The New Health Literacy

Transparency goes into Overdrive

We are seeing an inexorable rise in what is now called “Health Literacy”.  In my February newsletter, I am addressing the issues of health literacy and what hospitals and physicians need to do to prosper in this new environment.  Health literacy is not simply patient education, but rather as defined by Healthy People (HHS, 2010) as the “degree to which individuals have the capacity to obtain, process and understand basic health information and services needed to make appropriate health decisions.”  There is a huge opportunity to improve literacy in this country.  National and local efforts are currently underway to facilitate this process.

This need for literacy is driven by several economic and social factors, some of which include the increase in medical knowledge available to the patient, the rise in high deductibles, and frankly the economic cost of low literacy.

Health literacy has several components, including the patients’ knowledge of their own medical situations, the ability to navigate the complicated health care environment, the increasing need to take individual responsibility for health, and the incorporation of the patient into the health care team.

On the one hand, health care professionals should welcome this “empowered” patient.  On the other hand, the addition of the patient to the health care team, although very appropriate and frankly overdue, is going to upset some apple carts regarding the status quo of the health care system.  There is no doubt that this increased literacy is a good thing.  But as literacy grows, there will be consequences to the present health care system.  My newsletter addresses four of these.  Here is one:

Increasing health literacy will move the need for transparency of data even faster.   I have written before about the need for hospitals and physicians to embrace transparency.  As patients become more literate and responsible for their health, both from a medical and financial perspective, this will further increase the consumer demand to have actionable data about outcomes, patient experience and cost.  As patients become more involved in medical decision-making, they will need to have more information at hand to make the decision.  The old way of “whatever the doctor wants” will now become a matter of mutual discussion.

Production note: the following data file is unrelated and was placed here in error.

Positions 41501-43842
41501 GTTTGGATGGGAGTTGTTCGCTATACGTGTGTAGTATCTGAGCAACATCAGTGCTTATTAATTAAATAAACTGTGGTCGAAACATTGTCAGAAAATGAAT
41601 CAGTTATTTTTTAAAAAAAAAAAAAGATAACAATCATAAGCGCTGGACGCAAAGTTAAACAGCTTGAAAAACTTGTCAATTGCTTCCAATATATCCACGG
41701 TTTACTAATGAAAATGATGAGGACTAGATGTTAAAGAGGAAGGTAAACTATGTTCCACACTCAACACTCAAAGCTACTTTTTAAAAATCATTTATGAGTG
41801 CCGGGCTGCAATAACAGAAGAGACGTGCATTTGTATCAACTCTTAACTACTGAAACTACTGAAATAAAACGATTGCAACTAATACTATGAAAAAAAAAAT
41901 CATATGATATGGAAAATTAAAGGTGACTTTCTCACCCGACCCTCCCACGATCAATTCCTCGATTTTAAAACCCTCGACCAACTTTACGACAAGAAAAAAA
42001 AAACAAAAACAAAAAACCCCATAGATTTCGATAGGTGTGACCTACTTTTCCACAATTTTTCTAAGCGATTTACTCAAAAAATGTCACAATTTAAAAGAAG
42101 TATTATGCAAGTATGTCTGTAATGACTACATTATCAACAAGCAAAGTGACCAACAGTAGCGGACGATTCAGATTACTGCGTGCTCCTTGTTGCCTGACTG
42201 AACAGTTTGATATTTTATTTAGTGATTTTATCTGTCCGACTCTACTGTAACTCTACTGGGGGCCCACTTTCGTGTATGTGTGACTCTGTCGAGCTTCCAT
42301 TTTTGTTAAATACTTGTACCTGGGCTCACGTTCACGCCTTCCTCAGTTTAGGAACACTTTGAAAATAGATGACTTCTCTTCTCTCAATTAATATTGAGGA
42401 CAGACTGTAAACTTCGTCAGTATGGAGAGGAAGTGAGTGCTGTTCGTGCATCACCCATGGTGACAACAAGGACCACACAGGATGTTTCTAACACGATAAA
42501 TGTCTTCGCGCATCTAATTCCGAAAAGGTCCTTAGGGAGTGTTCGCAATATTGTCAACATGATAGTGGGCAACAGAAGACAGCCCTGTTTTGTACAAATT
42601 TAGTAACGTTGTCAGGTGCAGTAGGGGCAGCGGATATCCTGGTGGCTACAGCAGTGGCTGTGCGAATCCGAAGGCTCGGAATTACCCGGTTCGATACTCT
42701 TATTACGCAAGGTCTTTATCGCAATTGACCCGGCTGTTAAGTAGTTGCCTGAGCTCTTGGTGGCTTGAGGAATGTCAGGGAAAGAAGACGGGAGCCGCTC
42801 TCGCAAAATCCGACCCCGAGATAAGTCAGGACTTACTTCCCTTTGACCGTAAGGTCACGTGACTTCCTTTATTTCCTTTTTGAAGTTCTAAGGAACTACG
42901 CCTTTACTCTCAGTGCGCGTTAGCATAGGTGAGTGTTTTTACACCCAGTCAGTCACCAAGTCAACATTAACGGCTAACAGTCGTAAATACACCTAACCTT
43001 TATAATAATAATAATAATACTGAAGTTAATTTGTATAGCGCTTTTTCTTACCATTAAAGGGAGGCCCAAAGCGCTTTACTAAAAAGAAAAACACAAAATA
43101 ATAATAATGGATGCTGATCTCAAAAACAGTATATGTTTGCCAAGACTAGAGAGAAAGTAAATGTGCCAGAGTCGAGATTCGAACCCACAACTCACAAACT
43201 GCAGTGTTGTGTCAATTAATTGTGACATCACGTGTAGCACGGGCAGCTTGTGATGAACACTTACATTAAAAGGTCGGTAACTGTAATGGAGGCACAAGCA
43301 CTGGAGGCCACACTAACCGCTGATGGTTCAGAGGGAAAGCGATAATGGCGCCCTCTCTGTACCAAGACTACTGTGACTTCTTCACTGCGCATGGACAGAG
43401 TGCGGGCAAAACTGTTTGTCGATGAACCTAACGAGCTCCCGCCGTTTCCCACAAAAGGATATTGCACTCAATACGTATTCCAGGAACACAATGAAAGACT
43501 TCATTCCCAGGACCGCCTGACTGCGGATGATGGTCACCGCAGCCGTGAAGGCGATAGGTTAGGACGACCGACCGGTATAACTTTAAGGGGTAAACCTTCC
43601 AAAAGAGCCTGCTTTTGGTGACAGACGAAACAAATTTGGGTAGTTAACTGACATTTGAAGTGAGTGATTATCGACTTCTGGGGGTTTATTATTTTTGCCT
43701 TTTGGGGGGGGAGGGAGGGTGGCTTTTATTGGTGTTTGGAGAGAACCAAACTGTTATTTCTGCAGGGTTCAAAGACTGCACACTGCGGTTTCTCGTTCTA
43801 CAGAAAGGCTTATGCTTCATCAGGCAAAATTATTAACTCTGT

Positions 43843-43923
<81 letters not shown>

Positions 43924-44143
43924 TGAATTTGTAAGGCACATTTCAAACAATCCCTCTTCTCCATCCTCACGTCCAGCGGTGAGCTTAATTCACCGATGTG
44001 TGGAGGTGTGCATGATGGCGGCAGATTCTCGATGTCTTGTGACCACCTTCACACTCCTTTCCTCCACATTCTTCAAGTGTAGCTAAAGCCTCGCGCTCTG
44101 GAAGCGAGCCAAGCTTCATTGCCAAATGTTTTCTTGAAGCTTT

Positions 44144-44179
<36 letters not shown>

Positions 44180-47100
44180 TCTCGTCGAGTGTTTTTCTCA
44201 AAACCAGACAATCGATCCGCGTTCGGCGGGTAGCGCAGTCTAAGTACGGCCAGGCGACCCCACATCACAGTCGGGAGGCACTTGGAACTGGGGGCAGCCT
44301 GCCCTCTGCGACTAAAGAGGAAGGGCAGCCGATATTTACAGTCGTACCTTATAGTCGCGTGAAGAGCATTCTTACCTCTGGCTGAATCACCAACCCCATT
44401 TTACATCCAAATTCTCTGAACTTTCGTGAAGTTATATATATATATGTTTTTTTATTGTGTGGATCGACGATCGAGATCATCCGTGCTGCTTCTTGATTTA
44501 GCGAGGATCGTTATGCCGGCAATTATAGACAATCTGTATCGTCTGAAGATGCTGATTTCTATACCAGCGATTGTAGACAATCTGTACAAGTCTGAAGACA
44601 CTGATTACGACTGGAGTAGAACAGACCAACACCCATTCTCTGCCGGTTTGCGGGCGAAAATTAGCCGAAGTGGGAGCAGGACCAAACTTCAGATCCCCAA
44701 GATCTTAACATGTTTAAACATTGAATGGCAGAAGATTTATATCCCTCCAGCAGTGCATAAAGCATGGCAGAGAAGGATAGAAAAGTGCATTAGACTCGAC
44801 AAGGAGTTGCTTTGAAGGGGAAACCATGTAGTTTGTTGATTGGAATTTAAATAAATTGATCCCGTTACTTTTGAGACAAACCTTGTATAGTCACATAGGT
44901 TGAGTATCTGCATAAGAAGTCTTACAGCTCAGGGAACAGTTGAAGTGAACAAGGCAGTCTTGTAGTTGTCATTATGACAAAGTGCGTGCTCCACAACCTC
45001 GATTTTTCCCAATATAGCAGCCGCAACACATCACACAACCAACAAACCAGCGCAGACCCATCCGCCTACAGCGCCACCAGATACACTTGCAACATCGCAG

I have said before that transparency may well become the way to do business in health care and as hospitals and physicians we need to be able to manage this process.   Here are my three rules of public data:


  1. The data is significant, whether is it significant or not (the public doesn’t know the difference)
  2. A low score almost always points to an actionable process improvement
  3. The best improvement in performance comes from having NO data to having ANY data

We must embrace these three rules in order to improve our performance.  Trustees and physicians need to learn how to better work with the transparency as THE way of doing business.  As I have talked about in my presentation, “Transparency, the Good, the Bad and the Ugly”, transparency has greatly improved clinical outcomes and experience.  It should do the same with cost-efficiency and price, but it must be better understood and managed by health care professionals to be most effective.  Price transparency will become more common as patients have to pay more out of pocket.  However, successful hospitals and physicians will use this process to continually improve the Value of their services– outcomes, experience and price.

There are many other consequences we will encounter from the more “empowered” and literate patient.  But one of the biggest will be putting the already rapid process of transparency onto “Overdrive”.  We need to prepare for this and let the newly literate patient help us provide better medical care for everyone.

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